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Jul 2019

Benzodiazepine Use in Older Adults


Older adults (age 65+) have the highest rate of prescription sedative use among all Canadians at 15.6%. This is a concern because, as patients age, their bodies respond to medications differently and some medicines become less safe than others. Using benzodiazepines in older age increases patients’ risks of cognitive impairment, delirium, falls, fractures and motor vehicle accidents.

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About the tool

Re-evaluating the risks and benefits of all medications as a patient approaches the age of 65 is a routine part of medicine. It is particularly important to review the use of benzodiazepines, given the patient safety risks associated with the use of this medication for mental health or insomnia in advanced age. This tool is designed to help primary care providers assess and discuss with patients aged 65 or older, the potential risks and benefits of benzodiazepines. It also contains steps to support primary care providers in safely discontinuing, starting or continuing to prescribe benzodiazepines for their older patients.

The tool is divided into four sections to support providers in determining whether a benzodiazepine is appropriate or problematic, and providing care accordingly:

  1. Potential risks and benefits of benzodiazepines
  2. Discontinuing benzodiazepines
  3. Starting and continuing benzodiazepines
  4. Alternatives to benzodiazepines

Throughout the tool, providers will also find helpful talking points, practical tips for how and when to bring up benzodiazepines with patients and links to relevant patient resources, services and supports.

Patient Postcard: You May be at Increased Risk

To encourage patients to bring up their use of benzodiazepines during their next appointment, a patient postcard was developed to accompany the Management of Benzodiazepine Use in Older Adults Tool. This postcard can be printed and either mailed out or handed out to rostered patients aged 65 or over. Disseminating patient material aimed at encouraging older adults to take an active role in ensuring their medications are safe has demonstrated measurable increases in patient-led discussions with providers about their medications, and has led to discontinued benzodiazepine use among chronic consumers of inappropriate benzodiazepines.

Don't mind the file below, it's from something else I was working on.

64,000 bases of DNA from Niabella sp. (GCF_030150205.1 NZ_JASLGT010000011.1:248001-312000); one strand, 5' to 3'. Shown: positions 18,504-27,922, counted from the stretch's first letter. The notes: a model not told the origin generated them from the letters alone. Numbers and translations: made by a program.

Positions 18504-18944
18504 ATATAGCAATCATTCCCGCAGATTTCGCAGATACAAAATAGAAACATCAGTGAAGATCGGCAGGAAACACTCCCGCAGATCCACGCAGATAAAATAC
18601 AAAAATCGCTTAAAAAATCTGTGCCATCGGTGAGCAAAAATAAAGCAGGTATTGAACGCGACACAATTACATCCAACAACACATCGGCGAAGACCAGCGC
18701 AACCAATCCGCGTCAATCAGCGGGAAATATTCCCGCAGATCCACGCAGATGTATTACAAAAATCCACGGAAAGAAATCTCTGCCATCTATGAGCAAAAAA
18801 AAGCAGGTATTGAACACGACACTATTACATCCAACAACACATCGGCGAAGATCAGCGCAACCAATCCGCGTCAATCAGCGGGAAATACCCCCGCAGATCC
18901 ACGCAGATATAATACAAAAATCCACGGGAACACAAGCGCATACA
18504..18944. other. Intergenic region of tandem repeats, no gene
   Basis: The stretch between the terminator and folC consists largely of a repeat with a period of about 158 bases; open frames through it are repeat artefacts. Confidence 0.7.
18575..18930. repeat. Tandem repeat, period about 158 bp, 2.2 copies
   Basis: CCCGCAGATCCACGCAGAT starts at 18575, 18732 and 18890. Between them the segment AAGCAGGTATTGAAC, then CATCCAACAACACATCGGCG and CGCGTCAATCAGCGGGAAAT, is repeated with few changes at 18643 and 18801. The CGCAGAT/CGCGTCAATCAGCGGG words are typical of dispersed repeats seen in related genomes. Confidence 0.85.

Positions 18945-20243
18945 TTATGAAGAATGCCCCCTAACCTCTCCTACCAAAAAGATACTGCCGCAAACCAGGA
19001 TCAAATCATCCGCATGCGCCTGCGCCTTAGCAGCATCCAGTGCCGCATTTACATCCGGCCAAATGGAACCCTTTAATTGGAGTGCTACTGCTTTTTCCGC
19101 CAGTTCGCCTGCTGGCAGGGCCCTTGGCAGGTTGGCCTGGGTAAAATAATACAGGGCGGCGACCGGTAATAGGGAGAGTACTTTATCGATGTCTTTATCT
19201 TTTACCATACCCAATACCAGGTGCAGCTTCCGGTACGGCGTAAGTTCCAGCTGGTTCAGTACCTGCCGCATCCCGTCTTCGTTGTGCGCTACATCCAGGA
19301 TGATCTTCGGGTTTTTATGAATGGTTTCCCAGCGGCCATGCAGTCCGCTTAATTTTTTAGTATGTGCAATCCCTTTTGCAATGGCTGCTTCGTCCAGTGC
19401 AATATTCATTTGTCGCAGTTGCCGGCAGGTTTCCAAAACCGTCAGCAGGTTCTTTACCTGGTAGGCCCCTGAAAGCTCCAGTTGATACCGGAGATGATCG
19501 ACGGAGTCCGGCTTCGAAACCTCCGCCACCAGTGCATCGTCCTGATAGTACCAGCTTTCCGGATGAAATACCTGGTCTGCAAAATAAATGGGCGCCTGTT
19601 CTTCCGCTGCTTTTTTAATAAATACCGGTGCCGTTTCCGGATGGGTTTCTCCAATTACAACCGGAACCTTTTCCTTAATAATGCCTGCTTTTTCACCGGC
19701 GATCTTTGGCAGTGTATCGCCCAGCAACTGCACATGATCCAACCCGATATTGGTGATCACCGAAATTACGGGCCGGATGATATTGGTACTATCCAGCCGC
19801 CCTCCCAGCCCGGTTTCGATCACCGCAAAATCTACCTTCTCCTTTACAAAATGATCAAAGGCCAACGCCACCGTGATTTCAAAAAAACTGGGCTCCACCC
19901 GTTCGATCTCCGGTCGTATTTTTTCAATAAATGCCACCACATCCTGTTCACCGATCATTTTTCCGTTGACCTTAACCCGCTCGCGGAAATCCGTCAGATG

The Management of Benzodiazepines in Older Adults Tool was developed using the Centre for Effective Practice’s integrated knowledge translation approach. This approach ensures that providers are engaged throughout the development processes through the application of user-centered design methodology. Clinical leadership of the tool was provided by Dr. Felicia Presenza. Target end-users and clinical experts were also engaged to provide feedback.

The Management of Benzodiazepines in Older Adults Tool is one of several clinical tools developed as part of the Knowledge Translation in Primary Care Initiative. This multi-year initiative was a collaboration between the Centre for Effective Practice, Ontario College of Family Physicians, and Nurse Practitioners’ Association of Ontario. Funded by the Ministry of Health and Long-Term Care, this initiative supports primary care providers with the development of a series of clinical tools and health information resources. Learn more about the Knowledge Translation in Primary Care Initiative.

Clinical leads

  • Felicia Presenza


    Dr. Felicia Presenza is a care of the elderly physician working in Sudbury, ON. She works at St. Joseph’s Continuing Care Centre on the rehab floor, and also provides dementia care at memory clinics. She has a geriatric-focused family practice and is faculty with The Review Course helping family medicine residents prepare for their CCFP exam.

    Dr. Presenza provided clinical leadership for the benzodiazepine use in older adults topic and the fall prevention and management topic and was offered compensation for her role. 

Clinical Working Group

A clinical working group comprised of nurse practitioners and a family physician oversaw the development of this tool. Members include:

  • Jane Cox, MD, CCFP
  • Shelly Christensen, RN(EC), MN
  • Debora Steele, MScN, NP-PHC, CPMHNC(C), GNC(C)

Thank you to all of our members for their work!

Conflict of interest

The clinical lead received compensation for her role. 

Clinical working group members received an honorarium for their participation.

Focus group and usability participants received a small token of appreciation (e.g. gift certificate).

Expert Reviewers

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